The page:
sidetracked circle

What happens when you’re in pursuit of a worthy goal?  Are you sidetracked or sincere?  For those of us who waver, I believe it’s helpful to know the reasons why we fluctuate.  Don’t worry, I’ll go first.  Maybe you’ll see your reasons too.

Challenges.  When the going gets tough this tough girl can get distracted.  At times I take too long in my pause to persevere.   And like my son on his trip to the curb, my diversions delay my deliverance.

Comparisons.  In a world where people are dubbed “best-dressed” or “most liked,” I may struggle to make the best decision – to be who God created me to be.   When I compare myself to others, I distort my God-given value.  As a result, my flaws or my achievements receive far more attention than His grace.

Cravings.   If my deepest desires are not submitted to God, they become a detour from His destiny.  My cravings may vary but God’s purpose for me is always the same — to glorify Him.  When I drift from that desire, my godly focus begins to falter.

“God seeks after the sidetracked heart, but the sincere heart seeks after God.”

My challenges, comparisons and cravings can cause me to stray from God’s plan.  But the same reasons for my becoming sidetracked can also serve as my pivot to becoming sincere.  As I entrust my challenges to the Lord, His peace surpasses my understanding.  And when I compare His grace to earthly grandeur, frankly there is no comparison.  Thankfully, as my soul longs for Him sincerity starts to surface.

If you’re familiar with the sidetracked struggle, here’s some good news. God seeks after the sidetracked heart, but the sincere heart seeks after God.  This critical pivot is only made possible by the strength and grace we find in Jesus Christ.  When we turn away from our distractions and trust Him, the pivot is complete.  Then He becomes the reason for hope in the heart and the source of joy to the soul.

“A time will come, however, indeed it is already here, when the true (genuine) worshipers will worship the Father in spirit and in truth (reality); for the Father is seeking just such people as these as His worshipers.” – John 4:23 AMP

Joy A WilliamsJoy A. Williams is a writer and speaker.  For over 15 years, she’s led small group bible studies and spoken at Women’s retreats and conferences. She is the author of Friendship MAPS: A Journey through Maturity, Aspirations, Perspectives, and Struggles.  Whether it is in print or in person, Joy enjoys sharing biblical truths about the grace of God. Through her weekly blog at, she encourages the sincere or sidetracked truth seeker with hope for the heart and joy to the soul.

Guest post: On our own

Earlier this month I alluded to new and exciting things coming to Neither Height Nor Depth in 2015.  I am super excited to finally reveal one of these to you all! In an effort to offer a wide variety of inspirational content from diverse perspectives, and expand the ministry of NHND I will be inviting a different guest author every month to share some encouragement with my readers. I have some amazingly faithful and talented folks lined up for the next few months and I can’t wait for you to get to know them and their passion for the Lord.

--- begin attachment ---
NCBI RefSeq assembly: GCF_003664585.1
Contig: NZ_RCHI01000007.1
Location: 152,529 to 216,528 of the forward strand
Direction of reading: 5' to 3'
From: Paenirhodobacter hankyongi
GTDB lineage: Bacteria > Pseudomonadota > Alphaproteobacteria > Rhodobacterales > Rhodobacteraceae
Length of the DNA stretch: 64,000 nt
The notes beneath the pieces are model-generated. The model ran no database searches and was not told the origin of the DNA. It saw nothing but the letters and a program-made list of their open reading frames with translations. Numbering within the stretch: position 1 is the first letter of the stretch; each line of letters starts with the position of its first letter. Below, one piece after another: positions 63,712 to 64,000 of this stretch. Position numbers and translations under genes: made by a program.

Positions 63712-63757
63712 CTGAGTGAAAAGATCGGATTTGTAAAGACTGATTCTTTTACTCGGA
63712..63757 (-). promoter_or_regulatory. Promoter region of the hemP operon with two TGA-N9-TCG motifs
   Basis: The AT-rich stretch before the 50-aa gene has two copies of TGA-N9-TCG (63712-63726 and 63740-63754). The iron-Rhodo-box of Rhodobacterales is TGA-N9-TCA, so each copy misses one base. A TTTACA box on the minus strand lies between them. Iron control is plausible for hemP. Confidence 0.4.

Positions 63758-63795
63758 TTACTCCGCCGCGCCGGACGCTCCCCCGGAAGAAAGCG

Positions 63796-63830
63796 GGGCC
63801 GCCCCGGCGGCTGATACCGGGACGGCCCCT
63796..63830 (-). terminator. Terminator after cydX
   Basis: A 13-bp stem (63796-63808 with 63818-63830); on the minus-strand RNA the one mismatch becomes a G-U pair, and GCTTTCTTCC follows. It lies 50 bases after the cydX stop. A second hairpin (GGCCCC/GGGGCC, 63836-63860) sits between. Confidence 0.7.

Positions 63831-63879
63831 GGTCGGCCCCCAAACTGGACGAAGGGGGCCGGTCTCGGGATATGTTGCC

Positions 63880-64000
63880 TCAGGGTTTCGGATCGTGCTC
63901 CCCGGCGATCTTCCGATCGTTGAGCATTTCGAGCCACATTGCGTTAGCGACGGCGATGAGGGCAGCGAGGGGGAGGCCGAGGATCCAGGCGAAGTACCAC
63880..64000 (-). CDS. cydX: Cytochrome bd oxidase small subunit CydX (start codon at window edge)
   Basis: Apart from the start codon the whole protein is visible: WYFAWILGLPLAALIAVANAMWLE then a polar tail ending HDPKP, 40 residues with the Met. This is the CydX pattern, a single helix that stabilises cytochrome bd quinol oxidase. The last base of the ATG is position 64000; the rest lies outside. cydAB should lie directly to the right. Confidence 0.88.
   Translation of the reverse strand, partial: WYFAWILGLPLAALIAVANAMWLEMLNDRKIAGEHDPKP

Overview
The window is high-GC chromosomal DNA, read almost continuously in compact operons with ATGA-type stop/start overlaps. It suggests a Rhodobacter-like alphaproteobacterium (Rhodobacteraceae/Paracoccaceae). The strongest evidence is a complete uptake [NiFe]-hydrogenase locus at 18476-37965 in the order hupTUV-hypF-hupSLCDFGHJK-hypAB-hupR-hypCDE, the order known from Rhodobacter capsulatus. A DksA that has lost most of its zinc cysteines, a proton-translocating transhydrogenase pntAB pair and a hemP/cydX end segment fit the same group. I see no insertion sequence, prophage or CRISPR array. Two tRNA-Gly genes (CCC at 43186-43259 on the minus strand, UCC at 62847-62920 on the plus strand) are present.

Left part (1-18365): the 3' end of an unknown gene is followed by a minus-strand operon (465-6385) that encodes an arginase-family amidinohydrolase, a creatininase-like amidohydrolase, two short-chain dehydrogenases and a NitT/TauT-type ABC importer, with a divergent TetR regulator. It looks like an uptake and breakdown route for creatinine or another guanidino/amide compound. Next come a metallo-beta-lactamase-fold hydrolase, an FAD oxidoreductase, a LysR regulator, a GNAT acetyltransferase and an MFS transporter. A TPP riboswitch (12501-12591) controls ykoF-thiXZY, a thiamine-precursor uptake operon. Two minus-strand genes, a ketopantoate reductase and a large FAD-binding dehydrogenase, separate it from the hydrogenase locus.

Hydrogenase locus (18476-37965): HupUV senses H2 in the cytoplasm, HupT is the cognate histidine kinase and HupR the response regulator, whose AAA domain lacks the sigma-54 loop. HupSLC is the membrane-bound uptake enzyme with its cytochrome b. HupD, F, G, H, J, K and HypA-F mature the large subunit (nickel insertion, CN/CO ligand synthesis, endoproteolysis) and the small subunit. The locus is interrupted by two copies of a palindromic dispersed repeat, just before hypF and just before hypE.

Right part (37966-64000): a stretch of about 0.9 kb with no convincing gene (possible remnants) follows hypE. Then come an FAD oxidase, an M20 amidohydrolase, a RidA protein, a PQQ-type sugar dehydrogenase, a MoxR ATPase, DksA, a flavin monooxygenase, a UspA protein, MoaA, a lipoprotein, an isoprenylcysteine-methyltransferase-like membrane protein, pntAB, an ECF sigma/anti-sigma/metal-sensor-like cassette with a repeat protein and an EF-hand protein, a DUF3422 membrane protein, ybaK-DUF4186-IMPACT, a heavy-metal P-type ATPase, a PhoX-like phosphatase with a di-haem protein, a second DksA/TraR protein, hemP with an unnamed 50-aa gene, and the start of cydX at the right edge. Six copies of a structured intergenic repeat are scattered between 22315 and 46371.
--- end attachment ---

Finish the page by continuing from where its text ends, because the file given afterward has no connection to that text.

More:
My very first guest author is none other than David “JB” Miller. David is an author and speaker who, among other things, is the founder of  Life Letter Ministries. David served in pastoral ministry in the Christian & Missionary Alliance for 22 years and has been active in numerous non-profit ministries and community outreach programs.  David’s passion for encouraging others through the word of God is evident in all of his writing and I am so honored to be able to welcome him to the NHND community!

I know you will find this post about surrendering to God and standing tall on the cornerstone of His grace as uplifting as I did!

“Blessed are the poor in spirit, for theirs is the kingdom of heaven.”
– Matthew 5:3 –

We all have a natural bent to live our lives in a way that covers even a sniff of being flawed and fractured.Instead we are tempted to live in a way that gives off the appearance of “being in gear” or “having it together”.

Weakness, after all, is not being able to stand on your own two feet – and with that level of vulnerability comes the almost sure to be realized social realities of ostracism and judgment. Then we are introduced to a King and a kingdom where the table is completely reset. The very thing we dread and seek to avoid at all cost (if only in appearances) is actually the only path to God’s greatest blessings in our lives.

Jesus foretold of His crucifixion and death by the ruling authorities. Peter naturally responded “Never on my watch!” during his futile attempt to rebuke the Son of God. The Son of God responded by rebuking Peter and the Devil who had lulled him into thinking that “might makes everything right”.

In God’s kingdom, greatness is irreversibly tied to meekness, victory is won through surrender, life is purchased through death.

When Jesus taught “Blessed are the poor . . “, He might as well have proclaimed that anyone who is willing to admit they can never stand on their own two feet, they are the ones who will stand tallest for they will be saved from self and prideful self-reliance.

It is indeed God’s grace that allows seasons to come into our lives where we are virtually forced to admit we can’t stand on our own.

It is that same grace that finds Christ and Christ-followers coming close and reminding us that we no longer have to.

David "JB" Miller

To read more inspirational posts by David “JB” Miller, visit the LifeLetter Cafe or LifeNotes: The Cafe Blog.